Caring Medical doctors investigated Prolotherapy in patients with unresolved knee pain at a charity clinic in rural Illinois. Eighty patients, representing a total of 119 knees, were treated every three months with Prolotherapy. On average, 15 months following their last Prolotherapy session, patients were contacted and asked numerous questions in regard to their levels of pain and a variety of physical and psychological symptoms, as well as activities of daily living, before and after their last Prolotherapy treatment. The results of this study showed that patients had:

  • A statistically significant decline in their level of pain, stiffness, crunching sensation, and improvement in their range of motion with Prolotherapy.
  • More than 82% showed improvements in walking ability, medication usage, athletic ability, anxiety, depression, and overall disability with Prolotherapy.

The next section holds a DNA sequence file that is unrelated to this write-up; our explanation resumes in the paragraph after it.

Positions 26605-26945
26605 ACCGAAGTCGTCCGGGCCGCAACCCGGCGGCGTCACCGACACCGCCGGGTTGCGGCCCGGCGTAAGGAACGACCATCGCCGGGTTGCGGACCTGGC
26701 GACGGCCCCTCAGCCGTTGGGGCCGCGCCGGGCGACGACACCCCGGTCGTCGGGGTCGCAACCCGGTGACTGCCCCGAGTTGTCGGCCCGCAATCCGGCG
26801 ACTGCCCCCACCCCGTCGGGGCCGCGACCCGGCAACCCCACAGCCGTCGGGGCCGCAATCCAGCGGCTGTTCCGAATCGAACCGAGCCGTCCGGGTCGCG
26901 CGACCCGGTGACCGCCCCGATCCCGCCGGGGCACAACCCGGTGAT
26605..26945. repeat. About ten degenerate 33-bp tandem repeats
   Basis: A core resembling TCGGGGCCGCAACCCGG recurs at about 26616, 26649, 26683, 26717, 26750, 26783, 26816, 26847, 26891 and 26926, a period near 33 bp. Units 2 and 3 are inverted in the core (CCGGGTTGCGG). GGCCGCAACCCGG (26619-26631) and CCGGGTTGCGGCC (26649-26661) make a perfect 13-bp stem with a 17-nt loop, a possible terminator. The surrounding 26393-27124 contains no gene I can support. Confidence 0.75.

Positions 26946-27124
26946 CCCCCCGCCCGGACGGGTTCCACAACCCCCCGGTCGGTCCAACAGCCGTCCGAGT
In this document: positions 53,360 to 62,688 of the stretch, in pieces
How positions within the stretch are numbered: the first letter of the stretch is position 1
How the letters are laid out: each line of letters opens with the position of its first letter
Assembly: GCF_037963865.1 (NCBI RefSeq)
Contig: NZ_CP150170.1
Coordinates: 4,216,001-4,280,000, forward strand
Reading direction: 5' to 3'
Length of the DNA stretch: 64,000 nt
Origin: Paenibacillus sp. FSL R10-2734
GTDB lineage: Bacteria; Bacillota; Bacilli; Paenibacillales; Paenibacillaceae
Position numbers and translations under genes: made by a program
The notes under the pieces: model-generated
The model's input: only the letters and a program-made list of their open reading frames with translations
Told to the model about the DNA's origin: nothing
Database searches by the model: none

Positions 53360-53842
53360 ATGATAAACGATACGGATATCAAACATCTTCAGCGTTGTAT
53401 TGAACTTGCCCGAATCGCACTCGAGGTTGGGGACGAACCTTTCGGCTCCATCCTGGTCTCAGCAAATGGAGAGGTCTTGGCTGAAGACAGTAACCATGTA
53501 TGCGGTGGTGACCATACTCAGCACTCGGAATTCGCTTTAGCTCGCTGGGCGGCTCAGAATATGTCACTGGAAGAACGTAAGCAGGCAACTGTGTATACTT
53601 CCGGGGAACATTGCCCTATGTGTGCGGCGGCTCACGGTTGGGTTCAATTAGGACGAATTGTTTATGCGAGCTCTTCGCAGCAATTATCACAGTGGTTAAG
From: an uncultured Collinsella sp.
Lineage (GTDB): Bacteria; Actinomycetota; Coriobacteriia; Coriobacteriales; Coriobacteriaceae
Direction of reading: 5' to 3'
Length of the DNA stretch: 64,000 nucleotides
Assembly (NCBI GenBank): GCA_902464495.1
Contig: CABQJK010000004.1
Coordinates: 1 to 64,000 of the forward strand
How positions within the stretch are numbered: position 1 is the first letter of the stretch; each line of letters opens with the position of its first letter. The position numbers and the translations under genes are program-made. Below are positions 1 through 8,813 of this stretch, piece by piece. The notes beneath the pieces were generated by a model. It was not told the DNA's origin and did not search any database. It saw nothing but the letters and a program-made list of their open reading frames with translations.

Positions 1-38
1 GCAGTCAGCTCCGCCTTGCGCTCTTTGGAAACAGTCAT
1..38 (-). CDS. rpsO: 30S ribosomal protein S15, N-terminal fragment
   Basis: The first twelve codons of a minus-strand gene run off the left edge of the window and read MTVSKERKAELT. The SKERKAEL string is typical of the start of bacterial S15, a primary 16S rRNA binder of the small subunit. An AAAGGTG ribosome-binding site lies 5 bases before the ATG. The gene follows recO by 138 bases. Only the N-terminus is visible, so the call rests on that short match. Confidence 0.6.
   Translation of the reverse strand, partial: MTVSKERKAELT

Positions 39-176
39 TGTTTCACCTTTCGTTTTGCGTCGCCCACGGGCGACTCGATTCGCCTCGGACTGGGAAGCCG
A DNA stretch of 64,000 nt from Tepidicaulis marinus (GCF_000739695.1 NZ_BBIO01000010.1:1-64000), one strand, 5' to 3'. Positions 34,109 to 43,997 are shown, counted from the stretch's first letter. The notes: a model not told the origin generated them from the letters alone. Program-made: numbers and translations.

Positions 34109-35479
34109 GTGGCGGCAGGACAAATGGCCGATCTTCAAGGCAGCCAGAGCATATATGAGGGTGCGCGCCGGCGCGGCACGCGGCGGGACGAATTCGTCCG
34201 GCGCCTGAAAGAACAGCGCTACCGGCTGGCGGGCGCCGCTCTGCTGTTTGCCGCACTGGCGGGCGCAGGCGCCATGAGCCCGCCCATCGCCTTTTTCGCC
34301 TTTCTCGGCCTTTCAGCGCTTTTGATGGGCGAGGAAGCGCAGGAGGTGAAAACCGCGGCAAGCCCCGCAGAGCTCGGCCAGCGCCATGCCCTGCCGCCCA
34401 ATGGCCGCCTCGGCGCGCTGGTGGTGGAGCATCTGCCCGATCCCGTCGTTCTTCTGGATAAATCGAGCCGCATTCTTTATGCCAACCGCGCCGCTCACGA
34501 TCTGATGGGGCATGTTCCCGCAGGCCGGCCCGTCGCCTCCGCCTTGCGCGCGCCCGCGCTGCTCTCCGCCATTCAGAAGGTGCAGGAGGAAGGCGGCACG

• Ninety-six percent of patients felt Prolotherapy improved their life overall. 27

Other researchers have shown that Prolotherapy injections resulted in safe and substantial improvement in the quality of life in knee osteoarthritis patients.28 Prolotherapy resulted in clinically meaningful sustained improvement of pain, function, and stiffness scores for knee osteoarthritis compared with blinded saline injections and at-home exercises.29 In other Caring Medical research, Dr. Hauser was able to document articular cartilage regeneration.30  In April 2016, researchers confirmed that Prolotherapy could regrow articular cartilage in the knee in a study of patients with an average age of 71 seventy-one.31

In patients with symptoms of anterior cruciate ligament laxity and weakness, intermittent Prolotherapy injections resulted in clinically and statistically significant improvement in pain, swelling, and knee range of motion.32

This was confirmed by September 2016 research from the Universities of Wisconsin, Chicago, and Minnesota which found “Most (Prolotherapy) participants reported substantially improved knee-specific effects, resulting in improved quality of life and activities of daily living.”36

More information can be found in these articles:

Prolotherapy and PRP (Platelet Rich Plasma) Injections for Knee Pain